It’s been a little over a decade since the original horror anthology V/H/S helped kickstart an entire era of horror, in which themed horror anthologies (The ABCs of Death, Tales of Halloween, Holidays, etc.) suddenly became underground hits — and a major proving ground for young directors showing off their chops to secure funding for full-length features.
Market oversaturation eventually slowed down the demand for these projects, but the OG, the V/H/S series, kept trucking along. 2013’s V/H/S/2 and 2014’s V/H/S: Viral were eventually joined by Shudder originals V/H/S/94 in 2021 and V/H/S/99 in 2022. And now, Shudder is streaming the latest in the series, V/H/S/85, a collection of five segments (one split up into a “wrapper” film connecting the others) all visually themed around 1980s found-footage technology.
This particular installment in the anthology series is sharper, more startling, and more impressive than some of the others, in part because of its all-star director lineup: V/H/S/94 and 99 producer David Bruckner (The Ritual, The Night House), Natasha Kermani (Lucky, Imitation Girl), Mike P. Nelson (Wrong Turn, The Domestics), Gigi Saul Guerrero (Culture Shock, Bingo Hell), and Scott Derrickson (Doctor Strange, The Black Phone).
All five directors were on hand at a Q&A after the movie’s world premiere at Fantastic Fest 2023, where Bruckner made a stir when he told the audience that he lured the other directors into the project by telling them “V/H/S movies are fuck-you movies,” a sentiment they all seemed to enthusiastically agree with. Naturally, when Polygon sat down with all five directors at Fantastic Fest, we had to explore what that means, both for the directors and for fans of the series.
Polygon: So what is a “fuck-you movie,” and why was getting to make one such an instant sell for all of you?
Gigi Saul Guerrero, director of “God of Death”: It means a project where you’re not afraid to push yourself as a filmmaker, but also to push yourself with things that you know you won’t be able to do on a regular job. [laughs] One that gives you an opportunity to not be afraid to shock audiences. Not afraid to leave them with something disturbing that lasts. And to actually grab something that maybe scares you personally as well.
Mike P. Nelson, director of “No Wake”/”Ambrosia”: So often, when you’re given a more normal movie or commercial, you get asked to pull back. And this one was the opposite. It was like, “No, go full-bore, and just have fun with it.”
Guerrero: No filter!
Natasha Kermani, director of “TKNOGD”: Permission to be a little mean and ugly.
Scott Derrickson, director of “Dreamkill”: It’s an opportunity to really swing for the fences without the fear of a big feature failure that will ruin your career. It’s very liberating to be able to do that.
David Bruckner, director of “Total Copy”: When you’re working on a feature, especially in studio systems, it’s a little bit like steering an aircraft carrier. There can be a lot of voices, there can be a lot of expectation. There’s a lot to uphold when you have three acts at work, you have to hold an audience’s attention for 90 minutes or more. It’s an enormous ask.
And part of this is that these are weird little haunted relics. They’re tapes that have been discovered at a certain point, so anything can happen. You don’t have to be as structured. And you find yourself asking different questions on setup. It’s a very purified state of mind: What do I want to see right now? No holds barred. And that’s refreshing for me. Invigorating.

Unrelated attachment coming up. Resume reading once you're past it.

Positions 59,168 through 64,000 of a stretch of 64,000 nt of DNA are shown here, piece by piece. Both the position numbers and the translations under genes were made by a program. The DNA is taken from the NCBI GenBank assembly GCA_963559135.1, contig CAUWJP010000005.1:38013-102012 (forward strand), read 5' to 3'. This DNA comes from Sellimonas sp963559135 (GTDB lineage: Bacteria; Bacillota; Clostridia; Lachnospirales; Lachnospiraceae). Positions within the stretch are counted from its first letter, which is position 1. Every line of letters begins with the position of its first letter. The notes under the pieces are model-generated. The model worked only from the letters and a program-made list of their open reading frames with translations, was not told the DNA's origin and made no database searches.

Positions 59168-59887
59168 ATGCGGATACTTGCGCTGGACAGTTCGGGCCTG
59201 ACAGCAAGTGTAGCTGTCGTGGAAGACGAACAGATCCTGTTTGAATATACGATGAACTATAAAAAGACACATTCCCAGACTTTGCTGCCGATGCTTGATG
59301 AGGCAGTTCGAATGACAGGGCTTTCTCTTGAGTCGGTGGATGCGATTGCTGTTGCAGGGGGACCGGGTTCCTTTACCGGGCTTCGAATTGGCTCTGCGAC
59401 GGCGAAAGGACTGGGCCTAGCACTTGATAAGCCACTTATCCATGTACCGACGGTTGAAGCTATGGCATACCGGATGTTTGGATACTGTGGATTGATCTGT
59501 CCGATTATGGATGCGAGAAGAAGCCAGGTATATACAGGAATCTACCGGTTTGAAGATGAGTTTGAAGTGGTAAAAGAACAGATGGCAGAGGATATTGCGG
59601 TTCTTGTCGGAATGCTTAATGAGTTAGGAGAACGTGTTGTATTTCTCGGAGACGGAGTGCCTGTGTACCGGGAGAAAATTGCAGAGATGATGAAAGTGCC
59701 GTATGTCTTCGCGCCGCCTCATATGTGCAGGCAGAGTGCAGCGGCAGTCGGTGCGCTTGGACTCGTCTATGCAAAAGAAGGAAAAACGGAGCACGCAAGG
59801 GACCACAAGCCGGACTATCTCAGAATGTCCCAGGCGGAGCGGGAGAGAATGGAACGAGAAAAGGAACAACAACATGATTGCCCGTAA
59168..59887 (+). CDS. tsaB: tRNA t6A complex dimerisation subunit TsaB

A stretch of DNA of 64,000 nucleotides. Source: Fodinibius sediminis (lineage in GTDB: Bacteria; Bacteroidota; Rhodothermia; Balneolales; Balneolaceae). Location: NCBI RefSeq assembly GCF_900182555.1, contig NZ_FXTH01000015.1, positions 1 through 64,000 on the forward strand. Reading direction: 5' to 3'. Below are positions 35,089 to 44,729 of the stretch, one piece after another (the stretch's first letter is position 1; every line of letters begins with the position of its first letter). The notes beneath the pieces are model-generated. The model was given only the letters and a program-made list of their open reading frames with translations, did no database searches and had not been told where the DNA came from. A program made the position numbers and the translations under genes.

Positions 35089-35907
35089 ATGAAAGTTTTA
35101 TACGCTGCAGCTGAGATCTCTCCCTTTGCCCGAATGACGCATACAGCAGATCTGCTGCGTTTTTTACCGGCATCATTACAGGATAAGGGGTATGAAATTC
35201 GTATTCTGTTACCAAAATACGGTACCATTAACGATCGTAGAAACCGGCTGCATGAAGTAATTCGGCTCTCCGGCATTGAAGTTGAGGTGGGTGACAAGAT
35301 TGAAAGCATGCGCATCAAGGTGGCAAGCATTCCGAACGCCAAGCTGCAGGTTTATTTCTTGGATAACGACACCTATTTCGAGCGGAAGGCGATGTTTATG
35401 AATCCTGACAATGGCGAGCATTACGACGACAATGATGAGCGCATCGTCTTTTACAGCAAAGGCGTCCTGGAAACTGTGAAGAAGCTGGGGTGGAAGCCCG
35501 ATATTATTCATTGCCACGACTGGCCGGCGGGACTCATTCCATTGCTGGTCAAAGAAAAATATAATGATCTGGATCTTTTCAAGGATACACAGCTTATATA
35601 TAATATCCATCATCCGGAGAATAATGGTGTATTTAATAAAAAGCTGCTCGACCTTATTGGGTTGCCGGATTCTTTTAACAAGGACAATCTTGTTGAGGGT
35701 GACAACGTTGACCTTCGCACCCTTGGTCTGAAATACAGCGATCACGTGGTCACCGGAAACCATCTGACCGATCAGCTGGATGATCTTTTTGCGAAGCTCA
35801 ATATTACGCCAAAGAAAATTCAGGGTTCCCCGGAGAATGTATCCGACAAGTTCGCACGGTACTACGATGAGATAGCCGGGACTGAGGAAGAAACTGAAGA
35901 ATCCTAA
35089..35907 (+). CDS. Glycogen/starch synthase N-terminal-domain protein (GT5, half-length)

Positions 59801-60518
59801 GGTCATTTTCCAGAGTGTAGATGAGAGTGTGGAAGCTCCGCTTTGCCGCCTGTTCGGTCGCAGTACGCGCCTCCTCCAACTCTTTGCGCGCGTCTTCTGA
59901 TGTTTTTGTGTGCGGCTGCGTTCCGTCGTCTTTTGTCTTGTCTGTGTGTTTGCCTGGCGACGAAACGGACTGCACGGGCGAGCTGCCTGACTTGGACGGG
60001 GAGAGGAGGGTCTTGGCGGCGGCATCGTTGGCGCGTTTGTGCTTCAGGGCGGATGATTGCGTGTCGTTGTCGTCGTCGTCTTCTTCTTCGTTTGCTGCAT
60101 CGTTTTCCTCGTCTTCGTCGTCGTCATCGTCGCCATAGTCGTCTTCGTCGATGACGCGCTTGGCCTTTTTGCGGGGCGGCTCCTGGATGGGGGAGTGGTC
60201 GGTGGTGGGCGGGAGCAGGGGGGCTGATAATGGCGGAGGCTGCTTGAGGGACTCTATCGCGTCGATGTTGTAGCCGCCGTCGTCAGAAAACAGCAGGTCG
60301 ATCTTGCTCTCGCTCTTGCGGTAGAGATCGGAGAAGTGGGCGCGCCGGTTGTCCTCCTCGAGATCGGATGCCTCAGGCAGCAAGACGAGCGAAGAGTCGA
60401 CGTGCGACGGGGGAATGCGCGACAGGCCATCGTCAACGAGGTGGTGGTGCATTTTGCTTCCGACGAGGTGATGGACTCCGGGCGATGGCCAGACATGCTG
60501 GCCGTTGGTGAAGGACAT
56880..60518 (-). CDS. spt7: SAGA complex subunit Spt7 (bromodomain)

Natasha, you made that point at the Q&A about being excited to make “ugly” movies for once, and that’s something else everyone here lit up over. Why is it inspiring to be able to do something ugly?
Kermani: I think we all love film language. Every single filmmaker here is a master of their craft. And I think a lot of times, there is that idea that whatever “beautiful” means, that film language is necessary for a commercial-quality film. With V/H/S/85 in particular, Scott talked a lot about how the medium is the message, letting us go into this really gritty visual place. “Glitch” was one of our keywords.
My DP cried when she saw the final version of our film. [laughs] She’s like, You can’t see anything! Like, yeah, it’s VHS, so you can’t see shit. So I think that really letting go — the actors may look kind of crazy. You’re gonna have moments where some part of the screen just drops off into black, there’s no detail there. I think embracing the ugly, the grit, the nastiness was very fun. Because normally we’re doing the opposite. How can we make this star look beautiful? So that’s liberating.
Guerrero: It’s just [about] not being perfect. We think a lot about framing and that polished look. With found footage, it has to feel so natural with the actors, with the camera. That’s why we do block, rehearse, shoot. But these films are just, Fucking make it and see what happens. So it feels natural. But definitely, I think all of our cinematographers had a lot of trauma after this. It’s hard on them to not be perfect with how they film anything.
Derrickson: Brett [Jutkiewicz], who shot The Black Phone for me, one of the reasons he said yes to this was because I said I thought we should just use ’80s cameras, and shoot everything analog. And he got very excited about that. And Super 8 footage, which I integrated into this in an attempt to mess with the format of the V/H/S franchise.